Super Tip: We also have an awesome guide to making your own refreshing drinks using all natural, healthy ingredients: Check it out here – 10 Healthiest Drink Recipes In The World.
Article from WeSupportOrganic.com, lic. under Creative Commons.
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The ITAT noted this compensation was towards the hardship which the flat owner would face owing to the redevelopment. It held such compensation to be in the nature of a “capital receipt“, which “is outside the scope of income that can be chargeable to tax“. In other words, such compensation cannot be subject to income-tax.
This landmark order, whi ch relates to the I-T implications for a flat owner, will help taxpayers facing similar litigation. Management committees of co-operative societies, especially in Mumbai, will also find it easier to persuade their members (flat owners) to agree to undertake redevelopment, as I-T-related anxieties will ease. However, the ITAT held that another sum of money rece ived by the flat owner for payment of rentals while the redevelopment work was ongoing would not be taxed only to the extent it was actually utilised for rent payments. Any surplus would be treated as `income from other sources’.It would be added to the taxable income of the flat owner and the applicable I-T slab rate would apply (for income above Rs 10 lakh, the current rate is 30% plus surcharge and cess).
Jitendra Kumar Soneja had received a sum of Rs 22 lakh as compensation from the redeveloper and also another sum of Rs 8.55 lakh for paying rent as he had to vacate his flat while the redevelopment work was ongoing. Both these amounts were credited to his bank account.
As he was unable to satisfactorily explain the reason for not disclosing this sum of Rs 30.55 lakh in his I-T returns for the concerned financial year 2006-07, the I-T officer treated it as `undisclosed income’ liable to I-T. Having lost the case at the Commissioner of I-T (Ap peals) level, Soneja appealed to the ITAT.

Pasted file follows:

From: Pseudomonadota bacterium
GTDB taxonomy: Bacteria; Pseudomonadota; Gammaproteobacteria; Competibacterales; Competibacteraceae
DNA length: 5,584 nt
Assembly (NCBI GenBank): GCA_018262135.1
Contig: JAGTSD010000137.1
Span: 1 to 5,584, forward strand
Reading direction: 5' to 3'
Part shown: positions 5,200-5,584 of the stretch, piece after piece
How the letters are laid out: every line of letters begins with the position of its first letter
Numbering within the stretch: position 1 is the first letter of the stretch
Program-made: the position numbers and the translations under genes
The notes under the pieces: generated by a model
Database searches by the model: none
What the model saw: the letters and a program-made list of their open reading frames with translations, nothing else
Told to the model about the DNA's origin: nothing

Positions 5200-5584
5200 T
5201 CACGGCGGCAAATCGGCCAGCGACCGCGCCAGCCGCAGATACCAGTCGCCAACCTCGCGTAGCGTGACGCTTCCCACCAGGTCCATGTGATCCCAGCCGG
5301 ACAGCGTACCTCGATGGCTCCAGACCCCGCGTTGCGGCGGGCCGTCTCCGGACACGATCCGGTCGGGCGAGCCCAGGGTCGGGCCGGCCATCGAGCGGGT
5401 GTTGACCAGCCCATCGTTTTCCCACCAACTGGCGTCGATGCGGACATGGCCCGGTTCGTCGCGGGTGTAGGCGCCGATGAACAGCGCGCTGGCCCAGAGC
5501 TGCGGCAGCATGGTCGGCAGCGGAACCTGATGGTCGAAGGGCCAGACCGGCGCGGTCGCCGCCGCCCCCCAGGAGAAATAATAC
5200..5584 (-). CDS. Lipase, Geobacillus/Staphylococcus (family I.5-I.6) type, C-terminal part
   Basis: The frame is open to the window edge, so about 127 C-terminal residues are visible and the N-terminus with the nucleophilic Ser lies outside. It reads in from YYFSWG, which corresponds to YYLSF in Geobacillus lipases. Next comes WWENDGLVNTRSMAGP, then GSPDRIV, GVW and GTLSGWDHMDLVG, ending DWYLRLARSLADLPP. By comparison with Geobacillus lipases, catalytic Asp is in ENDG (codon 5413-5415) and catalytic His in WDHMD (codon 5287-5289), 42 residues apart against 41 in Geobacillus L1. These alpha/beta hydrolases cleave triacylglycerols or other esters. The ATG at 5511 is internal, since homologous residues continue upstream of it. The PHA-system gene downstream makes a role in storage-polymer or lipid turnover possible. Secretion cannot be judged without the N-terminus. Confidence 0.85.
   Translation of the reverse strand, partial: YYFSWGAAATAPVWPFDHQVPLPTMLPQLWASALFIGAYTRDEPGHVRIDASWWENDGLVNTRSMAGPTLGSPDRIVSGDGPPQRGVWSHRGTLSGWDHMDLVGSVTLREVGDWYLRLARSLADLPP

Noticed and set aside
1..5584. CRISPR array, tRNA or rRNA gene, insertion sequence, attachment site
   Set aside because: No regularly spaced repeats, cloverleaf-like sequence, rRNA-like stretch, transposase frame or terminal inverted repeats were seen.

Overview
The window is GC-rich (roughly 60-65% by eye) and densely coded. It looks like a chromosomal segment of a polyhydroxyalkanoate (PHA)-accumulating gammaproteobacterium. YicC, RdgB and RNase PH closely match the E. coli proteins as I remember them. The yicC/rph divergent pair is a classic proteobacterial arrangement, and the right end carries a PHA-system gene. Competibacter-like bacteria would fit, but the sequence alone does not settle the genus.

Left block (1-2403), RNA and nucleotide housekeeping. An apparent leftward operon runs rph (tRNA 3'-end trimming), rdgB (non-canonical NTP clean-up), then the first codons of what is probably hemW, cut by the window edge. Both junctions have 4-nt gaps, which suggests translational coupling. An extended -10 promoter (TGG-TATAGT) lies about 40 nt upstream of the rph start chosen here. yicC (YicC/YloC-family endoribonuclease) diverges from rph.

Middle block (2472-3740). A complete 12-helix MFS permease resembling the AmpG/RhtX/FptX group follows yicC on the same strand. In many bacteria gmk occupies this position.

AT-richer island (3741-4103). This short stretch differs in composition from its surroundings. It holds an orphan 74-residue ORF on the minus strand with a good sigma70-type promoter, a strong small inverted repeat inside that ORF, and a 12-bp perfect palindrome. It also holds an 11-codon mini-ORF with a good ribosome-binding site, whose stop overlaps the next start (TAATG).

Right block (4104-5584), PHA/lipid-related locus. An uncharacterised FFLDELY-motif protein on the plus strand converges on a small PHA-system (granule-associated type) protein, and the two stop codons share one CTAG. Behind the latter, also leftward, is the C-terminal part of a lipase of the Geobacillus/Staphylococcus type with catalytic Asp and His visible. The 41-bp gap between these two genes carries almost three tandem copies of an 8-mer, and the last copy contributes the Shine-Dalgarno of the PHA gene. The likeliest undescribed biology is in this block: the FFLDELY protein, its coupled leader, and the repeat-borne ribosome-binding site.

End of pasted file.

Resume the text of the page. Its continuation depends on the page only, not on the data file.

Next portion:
Soneja’s counsel submitted to the ITAT that Rs 22 lakh was received as compensation owing to the hardship caused to the taxpayer on account of redevelopment. It was received as a corpus fund, which was a capital receipt and was not taxable. The ITAT took note of this contention and the fact that the compensation relates to a flat, which is a capital asset.
The ITAT did not agree with the views of the I-T department that such compensation was the flatowner’s share in the profits earned by the redeveloper. “One has to see what is the nature of income in the hands of the receiver and not the payer (redeveloper),“ ITAT held.
Going a step further, ITAT stated that while the compensation was a capital receipt and not taxable, it would be reduced from the cost of acquisition of the flat. This would have a tax impact, in case the flat (or rather the redeveloped flat) was subsequently sold.
Capital gains, on which capital gains tax is levied, is the difference between the sale price and the cost of acquisition (or purchase price).If the cost of acquisition is lower, it would result in a higher capital gains base and thus a higher incidence of capital gains tax.
As Soneji had incurred a rent expenditure of only Rs 6.80 lakh as against Rs 8.55 lakh received for this purpose, the balance of Rs 1.75 lakh was held liable to I-T.